Is it already a year ago that this place opened. If you check the archives you will find that, indeed, time flies. On November 15 2011 Carl proudly presented this new place to the world and had 4500 Visitors on his first day, if i remember correctly.
Most people found their love for following volcanoes on the internet with the eruption of the now famous Icelandic volcano Eyjafjallajökull. We had met on Erik Klemettis fantastic blog Eruptions. But due to a very user-unfriendly commenting system, many of us were and are no longer able to contribute on this blog and so we felt outcast and needed a new home.
Carl provided this place by starting VolcanoCafe with the great and highly appretiated help of Ursula.
He gathered some dragons around him to help him ward of spam and i joined the dragons crew in the end of march and since then i devote many hours a week into the support of this place. Now – one year later, we have 1236000 views and over 65000 comments. We saw our busiest day on June 8th when it looked like El Hierro might become active again with 12,441 visitors on one day only.
All who joined the bandwagon later, might wonder about our routines and the Sheepy Dalek Bar.
Well, many of us are webcam freaks and for quite some time we wondered what this odd looking thing in front of the RUV Heklacam was.
This is a screenshot done by me on Nov. 14th also showing the very bad weather Iceland has at the moment.
Later we found that is was an old observatory and discovered that a wind mill in Santorini had a very similar shape and then the cherished webcam pointing at Bob. The inner wall of the harbour of La Restinga was decorated with many of those things. All looked somewhat like the Daleks of the movie Dr. Who. So we decided, obviously when volcanoes erupt they spread the Dalek seeds all over the world and so you can find Daleks everywhere!
Many volcanophiles developed a special relationship to sheep. This is partly due to staring at webcams around Hekla for hour and hours. All that happened were some sheep moved from left to right, or even more spectacular…. from right to left. The slept in the grass, feed, played and jumped around. And some of us just watched and counted how many of them were black. When they suddenly disappeared, we really started missing them. So what lay closer as naming the Off- Topic Bar which is opened every friday night SHEEPY DALEK.
Sheep in front of Hekla. Webcamscreenshot May 2012.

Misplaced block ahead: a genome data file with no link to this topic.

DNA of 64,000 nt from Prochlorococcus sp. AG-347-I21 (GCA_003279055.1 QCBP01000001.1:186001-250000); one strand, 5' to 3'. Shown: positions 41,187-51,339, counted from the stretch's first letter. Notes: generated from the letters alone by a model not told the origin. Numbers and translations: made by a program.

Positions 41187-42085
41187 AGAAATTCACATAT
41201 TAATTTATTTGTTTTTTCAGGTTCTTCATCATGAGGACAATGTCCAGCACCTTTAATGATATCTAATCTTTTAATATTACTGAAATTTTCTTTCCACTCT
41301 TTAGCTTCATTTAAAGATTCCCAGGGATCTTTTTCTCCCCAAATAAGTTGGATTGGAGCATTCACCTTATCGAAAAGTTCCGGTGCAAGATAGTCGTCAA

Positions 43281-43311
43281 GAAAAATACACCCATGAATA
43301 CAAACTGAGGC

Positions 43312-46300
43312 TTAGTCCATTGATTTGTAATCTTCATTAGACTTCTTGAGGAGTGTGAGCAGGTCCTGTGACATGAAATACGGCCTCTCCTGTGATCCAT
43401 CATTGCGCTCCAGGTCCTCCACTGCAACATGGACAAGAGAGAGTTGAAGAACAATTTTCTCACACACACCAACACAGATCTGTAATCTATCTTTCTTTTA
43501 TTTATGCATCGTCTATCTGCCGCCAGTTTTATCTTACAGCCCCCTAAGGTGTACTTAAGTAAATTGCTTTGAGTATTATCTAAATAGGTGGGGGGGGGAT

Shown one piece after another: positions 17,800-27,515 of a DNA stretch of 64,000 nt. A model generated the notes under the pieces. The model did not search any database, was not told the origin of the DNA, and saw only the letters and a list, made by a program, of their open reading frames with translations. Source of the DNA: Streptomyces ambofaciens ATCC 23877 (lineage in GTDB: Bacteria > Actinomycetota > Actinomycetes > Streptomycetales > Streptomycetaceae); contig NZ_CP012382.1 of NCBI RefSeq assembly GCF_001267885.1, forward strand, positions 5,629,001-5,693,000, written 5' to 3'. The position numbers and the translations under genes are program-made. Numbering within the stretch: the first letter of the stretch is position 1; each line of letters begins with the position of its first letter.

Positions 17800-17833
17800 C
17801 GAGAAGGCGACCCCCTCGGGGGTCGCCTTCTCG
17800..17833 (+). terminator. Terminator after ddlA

So what this post still lack is a sum up of the happenings of the year.
It all started with Bob.
Or at that time BeldfjallþessierþekktursemBob = Volcano that is known as Bob.. thats another story. For the newcomers… Bob is our nick name for the submarine volcano which erupted in a short distance of La Restigna on El Hierro in October to December 2011.
The hassel this created was one of the reasons why this blog was born. Unfortunately Bob decided not to break the surface and we waited for some surteyan action unsuccessfully. The intensity of the tremor intensified again in June but died down again. Our beloved Restignacam is no longer available. This year was not all too rich with volcanic eruptions but sadly we had to report 2 large earthquakes in Italy. Etnas paroxysm, which seemd to have been scheduled as weekly episodes for quite some time, started to become less frequently and have died down completely now. We also saw an eruption of 2 volcanoes in New Zealand at the same time. One of Tongario and one of White Island. Kizimen and Klyuchevskoy burped a little bit occasionally but that never made the news. Same with ash emmsions by Cleveland. Some volcanoes of Middle Amerca did erupt this year, but either there were no webcams or the sites were unreachable and none of the active commenters on VC is from this region, so this was not discussed heavily. The only really reliable volcano this year was Sakurajima and KarenZ just recently infotained us with 3 posts on it. Now lets not forget, we always had a close eye on everything that was up in Iceland. No eruptions took place but we saw some earthquake swarms and we have several regulars living there, which could keep us on our toes. If something ever happens we will have eye reporters!
On the OT side, we had at least one riddle almost every friday and some regulars spent many hour traveling the world of the internet trying to solve them. We sure learned a whole lot about all kinds of things because the search often led to very odd places. Especially “evil” Alan tried to teach us geology. Lets not forget our very own team of skilled plotters GeoLurking, dfm, chyphria and KarenZ who supply us with insights on earthquakes in Iceland and the Canary Islands.